I have a client that requires me to submit at least a homepage of my proposed website design. However, I just recently known that he already contacted some other freelancers who incidentally are my known friends. They did the same but after that they are not contacted anymore. So my thoughts are, maybe this client just wish to compile every design then might give it to a cheaper freelancer.

Do you think I need a NDA to protect my design?

3 Answers 3


This is called 'speculative work' or 'spec work' as it's commonly used.

Spec work is you working for free under the assumption that you MAY get paid for it.

This is actually quite common in some industries...film/television, architecture, etc. But it's usually a bad deal.

It's common in the graphic design world, but also quite common to outright refuse to partake in it. The AIGA frowns upon it:


Bottom line is that this client is attempting you to work at zero risk to them.

And NDA won't do much good here, but if you are in a situation where you decide you will do spec work for this client, you should at least draw up a proper contract that states clearly that no portion of the work you produce can be used by the client as all rights to it are retained by you unless payment is issued at your regular rate.


An NDA isn't going to help protect your design other than that your client can't talk about it or show it to other people. NDA stands for Non-Disclosure Agreement, it's when you have something you don't want others to see or find out about it. We use these all the time in the computer science industry so that competitors can't find out about the kind of work we're doing.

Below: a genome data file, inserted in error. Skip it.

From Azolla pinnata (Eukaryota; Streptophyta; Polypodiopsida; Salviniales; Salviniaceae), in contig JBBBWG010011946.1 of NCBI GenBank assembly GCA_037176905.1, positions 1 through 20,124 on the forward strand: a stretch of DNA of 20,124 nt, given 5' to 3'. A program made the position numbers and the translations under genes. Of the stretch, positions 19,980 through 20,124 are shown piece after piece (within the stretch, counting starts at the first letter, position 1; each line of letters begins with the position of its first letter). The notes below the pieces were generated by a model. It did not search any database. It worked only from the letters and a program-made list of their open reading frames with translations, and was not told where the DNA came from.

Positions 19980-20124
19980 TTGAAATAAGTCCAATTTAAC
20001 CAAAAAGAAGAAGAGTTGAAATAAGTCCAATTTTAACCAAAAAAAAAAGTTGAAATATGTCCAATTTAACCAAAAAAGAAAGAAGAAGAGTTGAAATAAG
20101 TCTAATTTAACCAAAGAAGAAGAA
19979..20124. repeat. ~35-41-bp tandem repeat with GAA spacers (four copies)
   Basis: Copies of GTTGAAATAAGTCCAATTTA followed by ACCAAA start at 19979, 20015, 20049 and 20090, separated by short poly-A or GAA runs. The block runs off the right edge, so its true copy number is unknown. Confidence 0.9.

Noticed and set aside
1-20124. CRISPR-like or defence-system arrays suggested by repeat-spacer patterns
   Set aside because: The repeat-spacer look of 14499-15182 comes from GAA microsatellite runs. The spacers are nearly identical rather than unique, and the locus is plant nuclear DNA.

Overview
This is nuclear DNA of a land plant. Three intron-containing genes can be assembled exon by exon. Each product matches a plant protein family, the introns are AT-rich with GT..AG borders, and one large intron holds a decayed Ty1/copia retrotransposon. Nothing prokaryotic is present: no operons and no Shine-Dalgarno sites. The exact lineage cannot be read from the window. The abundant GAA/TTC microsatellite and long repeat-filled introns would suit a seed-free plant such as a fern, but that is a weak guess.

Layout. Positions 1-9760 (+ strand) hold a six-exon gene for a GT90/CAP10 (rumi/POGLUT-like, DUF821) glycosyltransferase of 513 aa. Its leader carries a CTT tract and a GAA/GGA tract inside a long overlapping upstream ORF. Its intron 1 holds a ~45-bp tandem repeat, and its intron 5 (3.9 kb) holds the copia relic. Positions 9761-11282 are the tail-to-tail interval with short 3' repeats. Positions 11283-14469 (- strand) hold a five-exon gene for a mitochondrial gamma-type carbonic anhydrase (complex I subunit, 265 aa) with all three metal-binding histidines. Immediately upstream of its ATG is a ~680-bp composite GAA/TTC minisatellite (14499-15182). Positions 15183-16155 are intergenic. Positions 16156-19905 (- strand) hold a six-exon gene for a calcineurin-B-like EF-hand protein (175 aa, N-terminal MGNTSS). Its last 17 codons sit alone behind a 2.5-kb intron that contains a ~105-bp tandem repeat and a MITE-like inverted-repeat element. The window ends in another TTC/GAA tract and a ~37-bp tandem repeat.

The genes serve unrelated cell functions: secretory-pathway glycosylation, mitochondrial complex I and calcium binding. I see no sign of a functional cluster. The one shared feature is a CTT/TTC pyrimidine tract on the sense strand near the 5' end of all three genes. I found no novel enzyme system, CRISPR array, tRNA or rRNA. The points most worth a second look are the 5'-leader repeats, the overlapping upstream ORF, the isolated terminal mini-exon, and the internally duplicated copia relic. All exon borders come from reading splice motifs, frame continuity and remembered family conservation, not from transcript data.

I would say it's best to write up a contract to ensure that your work cannot be used by your client unless they actually contract you out for the entire website, that would be the safe thing to do. I'm honestly not a contract expert and I would advise you to hire someone who knows what they are doing. If you are making your living off freelance design I would definitely recommend hiring a lawyer to help you draft up some contracts. In fact, you should really never do any work without a contract, even among friends.


If you want to work with this guy your best bet is to write up a simple contract that binds the 'client'. Restrict ANY usage of your design without compensation and your written consent. Also rope in an NDA so he can't 'show this design to one of this associates'.

My advice don't work with this particular client. Even after you've written these contracts you still run the risk of this individual(s) ripping you off. As a student your resources will be limited in pursing the individual(s).

Save your time, and effort. Find a local or small business interested in PAYING you for your work.

Best of Luck

~ Jeff at Huemor Designs

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